“Those who were adventurous enough to deal in the black market took orders and the money for the goods during the day. The next day, orders were delivered all sorts of ways — in buckets (as if carrying water from the well), or wrapped up in a bundle of clothing, or in other clandestine ways. … Regularly every night [Father Patrick] Scanlan bargained in rapid Chinese for hundreds of Chinese dollars’ worth of merchandise. Scanlan’s trusty accomplices were four Divine Word priests whose room was separated from the Trappists’ by only a narrow passageway. Stones thrown into the passageway alerted the Divine Word priests to get the merchandise. Scanlan and another Trappist received the goods and passed them through windows into the room of Divine Word Father Joseph Fontana.
“If a guard happened along, two Trappist friends down the line would begin a Gregorian Chant. At this signal the ‘egg monk’ would quickly cover the eggs with his long monk’s robe.”
“Another Trappist monk had a seemingly foolproof method of receiving eggs undetected. In an obscure corner of the wall about a foot above the ground he had pried loose a few bricks, creating a small hole through which eggs and money were passed. If a guard happened along, two Trappist friends down the line would begin a Gregorian Chant. At this signal the ‘egg monk’ would quickly cover the eggs with his long monk’s robe, and in kneeling position be deep in prayer by the time the guard reached him.” (p. 177)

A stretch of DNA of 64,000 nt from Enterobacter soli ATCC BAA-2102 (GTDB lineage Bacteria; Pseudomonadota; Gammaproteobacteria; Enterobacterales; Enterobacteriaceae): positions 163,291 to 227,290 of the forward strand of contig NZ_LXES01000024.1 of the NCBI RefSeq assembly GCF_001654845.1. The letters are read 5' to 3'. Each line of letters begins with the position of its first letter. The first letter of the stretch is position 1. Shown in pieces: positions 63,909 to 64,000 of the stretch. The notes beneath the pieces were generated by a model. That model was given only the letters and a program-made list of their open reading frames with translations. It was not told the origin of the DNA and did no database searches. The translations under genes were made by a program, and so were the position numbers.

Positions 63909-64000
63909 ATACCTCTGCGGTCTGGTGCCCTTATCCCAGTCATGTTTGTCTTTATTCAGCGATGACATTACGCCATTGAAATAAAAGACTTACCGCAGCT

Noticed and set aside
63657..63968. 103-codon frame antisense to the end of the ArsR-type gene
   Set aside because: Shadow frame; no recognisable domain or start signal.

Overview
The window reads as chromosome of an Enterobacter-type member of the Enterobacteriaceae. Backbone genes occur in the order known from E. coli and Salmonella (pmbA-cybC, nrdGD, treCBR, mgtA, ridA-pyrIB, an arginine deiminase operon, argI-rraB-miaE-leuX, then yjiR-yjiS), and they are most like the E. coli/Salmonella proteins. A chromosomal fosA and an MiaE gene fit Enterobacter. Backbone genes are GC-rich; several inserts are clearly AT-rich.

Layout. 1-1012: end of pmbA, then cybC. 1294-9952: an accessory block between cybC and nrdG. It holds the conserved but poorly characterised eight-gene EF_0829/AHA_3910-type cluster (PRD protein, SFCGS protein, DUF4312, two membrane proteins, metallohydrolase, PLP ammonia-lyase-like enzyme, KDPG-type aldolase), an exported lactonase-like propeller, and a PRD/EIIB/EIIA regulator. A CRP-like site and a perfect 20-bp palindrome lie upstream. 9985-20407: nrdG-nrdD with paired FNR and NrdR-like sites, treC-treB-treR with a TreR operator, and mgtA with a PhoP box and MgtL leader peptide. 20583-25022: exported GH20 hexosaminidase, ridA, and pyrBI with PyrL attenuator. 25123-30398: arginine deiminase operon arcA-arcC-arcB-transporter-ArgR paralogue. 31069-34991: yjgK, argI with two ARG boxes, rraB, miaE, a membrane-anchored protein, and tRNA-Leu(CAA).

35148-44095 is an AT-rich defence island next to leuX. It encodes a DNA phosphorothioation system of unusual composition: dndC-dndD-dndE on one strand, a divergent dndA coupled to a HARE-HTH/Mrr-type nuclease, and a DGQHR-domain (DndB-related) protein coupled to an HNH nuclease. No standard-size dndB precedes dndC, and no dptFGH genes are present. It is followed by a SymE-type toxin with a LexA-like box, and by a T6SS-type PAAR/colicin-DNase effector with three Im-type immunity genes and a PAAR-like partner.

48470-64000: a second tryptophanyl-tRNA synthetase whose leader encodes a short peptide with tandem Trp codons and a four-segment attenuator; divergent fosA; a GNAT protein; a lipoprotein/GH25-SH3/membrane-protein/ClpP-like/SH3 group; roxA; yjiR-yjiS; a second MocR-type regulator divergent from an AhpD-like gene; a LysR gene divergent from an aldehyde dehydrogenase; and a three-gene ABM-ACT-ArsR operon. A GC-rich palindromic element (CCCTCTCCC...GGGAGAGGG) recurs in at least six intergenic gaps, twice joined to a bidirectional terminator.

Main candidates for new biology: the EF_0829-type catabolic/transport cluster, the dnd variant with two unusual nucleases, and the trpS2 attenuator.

(I LOVE this story. I would totally watch this movie.)
Later Father Scanlan gets caught and put in solitary confinement near the Japanese officers’ quarters. As a Trappist monk, “solitary confinement” is almost a vacation from the drudgery, but he knows his skills in the black market trade are helpful to the others. So this is how he responds:
“About the sixth night after Scanlan was imprisoned, he arose at 2 a.m. and began chanting the morning Prayer in a very loud voice. One of the Japanese officials got up and told him to stop chanting because he was disturbing him. But Scanlan told him the monks always chant their morning Prayer at 2 a.m. (the truth) and he had to do it.”
Scanlan ends up being so annoying that the guards let him out a whole week early.
Set in a day-to-day routine, they all start having baseball games against other wings of the camp. The Catholic priests team up to be the Padres and are soon proven to be unstoppable. Says Sister Ann Colette: “Some of the men on the Camp team said it wasn’t fair; the Padres had to be professionals. The Padres really laughed at that. … Other members of the Camp team said the Padres always won because the sisters were praying for them.” (p. 180)